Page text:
The Blue Lake Rancheria (BLR) Tribal Court is an independent judiciary, organized subject to U.S. Code of Federal Regulations (vol. 25).
As in state and federal court systems, BLR Tribal Court judges objectively consider and rule based on all applicable laws. The Court has the authority and expertise to interpret tribal ordinances, interface with local, state and federal jurisdictions and adjudicate legal matters including: civil, family, intra-tribal and inter-tribal issues (the Court is qualified to adjudicate laws of any federally recognized Native American tribe).
Judges are hired and appointed by the BLR Tribal Council, but the Court is mandated to operate impartially based on applicable law, and remain independent of any tribal interest.
If any party concludes that the BLR Tribal Court has not provided a fair and impartial forum for issue resolution, there are many avenues of appeal, including appeal to the BLR Tribal Court, regional Tribal Appeals Court, Tribal Supreme Court, U.S. Federal Court and U.S. Supreme Court.
|Application To Practice|
|Oath Of Admission|
|General Order No. 1|
|Rules Of Pleading, Practice, And Procedure|
|Amendment: Rules of Pleading, Practice, and Procedure|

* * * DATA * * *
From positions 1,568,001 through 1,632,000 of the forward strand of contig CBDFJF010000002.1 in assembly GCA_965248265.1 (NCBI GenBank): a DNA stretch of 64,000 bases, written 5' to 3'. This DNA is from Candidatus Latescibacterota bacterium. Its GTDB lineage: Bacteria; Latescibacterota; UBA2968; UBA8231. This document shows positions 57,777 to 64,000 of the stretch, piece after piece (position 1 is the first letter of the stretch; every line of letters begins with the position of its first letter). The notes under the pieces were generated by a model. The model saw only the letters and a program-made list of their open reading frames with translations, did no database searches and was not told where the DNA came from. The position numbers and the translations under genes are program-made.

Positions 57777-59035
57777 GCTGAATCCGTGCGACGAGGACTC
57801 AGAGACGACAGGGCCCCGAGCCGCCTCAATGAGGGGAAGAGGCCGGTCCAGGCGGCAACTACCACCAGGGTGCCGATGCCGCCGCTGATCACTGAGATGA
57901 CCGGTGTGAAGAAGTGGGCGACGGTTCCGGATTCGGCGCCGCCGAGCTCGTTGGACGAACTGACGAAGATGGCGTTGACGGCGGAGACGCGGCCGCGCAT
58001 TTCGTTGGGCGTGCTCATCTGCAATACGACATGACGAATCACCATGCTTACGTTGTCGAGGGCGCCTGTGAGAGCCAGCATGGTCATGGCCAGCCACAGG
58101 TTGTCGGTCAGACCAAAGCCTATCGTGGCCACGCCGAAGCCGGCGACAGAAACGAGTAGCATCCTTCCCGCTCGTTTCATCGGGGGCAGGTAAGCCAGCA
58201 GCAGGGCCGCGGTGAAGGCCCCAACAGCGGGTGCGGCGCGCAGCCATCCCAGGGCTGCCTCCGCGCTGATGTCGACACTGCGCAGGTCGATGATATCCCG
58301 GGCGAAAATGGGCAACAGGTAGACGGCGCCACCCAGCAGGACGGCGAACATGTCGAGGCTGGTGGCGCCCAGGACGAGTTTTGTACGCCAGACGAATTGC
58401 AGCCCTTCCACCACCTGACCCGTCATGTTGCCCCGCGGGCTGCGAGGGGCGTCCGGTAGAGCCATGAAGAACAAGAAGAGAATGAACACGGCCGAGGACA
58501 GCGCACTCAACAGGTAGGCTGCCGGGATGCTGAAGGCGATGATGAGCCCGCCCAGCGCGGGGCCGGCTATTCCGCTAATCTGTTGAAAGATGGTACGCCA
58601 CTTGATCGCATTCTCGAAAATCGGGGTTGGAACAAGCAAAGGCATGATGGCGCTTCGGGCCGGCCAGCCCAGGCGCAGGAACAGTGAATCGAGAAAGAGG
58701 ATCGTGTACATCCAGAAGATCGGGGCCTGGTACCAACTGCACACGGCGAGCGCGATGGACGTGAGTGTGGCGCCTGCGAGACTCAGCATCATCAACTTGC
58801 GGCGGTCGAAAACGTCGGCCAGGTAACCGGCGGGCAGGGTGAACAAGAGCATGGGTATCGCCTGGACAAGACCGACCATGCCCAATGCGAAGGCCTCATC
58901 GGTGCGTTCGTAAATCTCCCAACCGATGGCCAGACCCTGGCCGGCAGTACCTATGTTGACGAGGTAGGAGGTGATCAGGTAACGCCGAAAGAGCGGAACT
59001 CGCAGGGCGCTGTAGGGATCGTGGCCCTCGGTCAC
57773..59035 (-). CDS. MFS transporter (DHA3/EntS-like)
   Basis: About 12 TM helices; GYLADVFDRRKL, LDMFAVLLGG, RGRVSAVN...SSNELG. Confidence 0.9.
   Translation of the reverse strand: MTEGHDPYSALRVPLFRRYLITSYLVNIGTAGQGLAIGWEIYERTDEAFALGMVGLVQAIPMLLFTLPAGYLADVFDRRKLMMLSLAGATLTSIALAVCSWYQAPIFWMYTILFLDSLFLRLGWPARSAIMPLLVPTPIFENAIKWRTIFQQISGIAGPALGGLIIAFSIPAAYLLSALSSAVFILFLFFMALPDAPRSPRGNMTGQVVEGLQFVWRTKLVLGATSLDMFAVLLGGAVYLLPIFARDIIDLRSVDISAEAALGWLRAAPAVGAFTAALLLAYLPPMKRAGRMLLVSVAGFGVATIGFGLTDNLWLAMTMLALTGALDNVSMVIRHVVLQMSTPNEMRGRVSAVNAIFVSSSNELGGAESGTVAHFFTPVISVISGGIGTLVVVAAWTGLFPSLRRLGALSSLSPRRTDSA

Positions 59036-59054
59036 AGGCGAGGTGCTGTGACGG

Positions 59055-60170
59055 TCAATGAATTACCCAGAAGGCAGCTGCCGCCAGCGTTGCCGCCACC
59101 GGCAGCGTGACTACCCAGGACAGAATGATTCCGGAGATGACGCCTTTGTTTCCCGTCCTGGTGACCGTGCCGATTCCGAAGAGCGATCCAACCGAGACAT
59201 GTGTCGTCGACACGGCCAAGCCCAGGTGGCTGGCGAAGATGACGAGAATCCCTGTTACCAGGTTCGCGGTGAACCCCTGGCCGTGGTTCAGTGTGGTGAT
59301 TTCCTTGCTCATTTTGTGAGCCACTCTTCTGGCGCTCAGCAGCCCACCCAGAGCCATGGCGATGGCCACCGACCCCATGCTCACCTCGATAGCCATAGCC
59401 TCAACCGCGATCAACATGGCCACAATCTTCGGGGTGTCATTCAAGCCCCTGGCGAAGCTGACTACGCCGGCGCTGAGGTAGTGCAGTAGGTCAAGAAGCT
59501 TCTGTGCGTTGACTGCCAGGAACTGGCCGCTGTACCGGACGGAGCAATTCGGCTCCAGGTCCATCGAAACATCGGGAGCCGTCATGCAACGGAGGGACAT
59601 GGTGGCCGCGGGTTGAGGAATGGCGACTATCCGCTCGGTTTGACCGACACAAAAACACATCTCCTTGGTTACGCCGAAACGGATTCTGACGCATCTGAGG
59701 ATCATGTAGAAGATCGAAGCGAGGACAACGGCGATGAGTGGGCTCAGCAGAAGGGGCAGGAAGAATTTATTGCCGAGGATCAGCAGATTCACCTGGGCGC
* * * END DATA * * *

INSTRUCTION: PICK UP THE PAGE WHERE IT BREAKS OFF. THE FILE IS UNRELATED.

|Attorney Conduct Rules|
|Rules Of Evidence|
|Juvenile Court Rules Coming soon- Contact the Clerk of the Court for assistance|
|Tribal Clerk Conduct|
Other Court Documents
|Driving Directions to BLR Tribal Court|
Sets of Tribal Laws, called Ordinances, are drafted and approved by the Tribal Council. Precise, detailed Tribal Law functions as most societal laws do- establishing guidelines and restrictions to govern social and ethical behavior, as well as to control specific areas of Tribal operations and business activities.
Ordinances provide laws and regulations for the judiciary to enforce. Ordinances have been voted on and approved by those they apply to.
- BLR Gaming Ordinance
- BLR Waste Disposal and Reduction Ordinance
- BLR Air Quality Ordinance
- BLR Elections Ordinance (Amended)
The Tribe is organized under an IRA Constitution, approved by the Secretary of the Interior on March 22, 1989.
This Constitution governs the actions of the Tribe and provides the fundamental basis for adjudication of actions and circumstances, just as the U.S. Constitution governs the United States.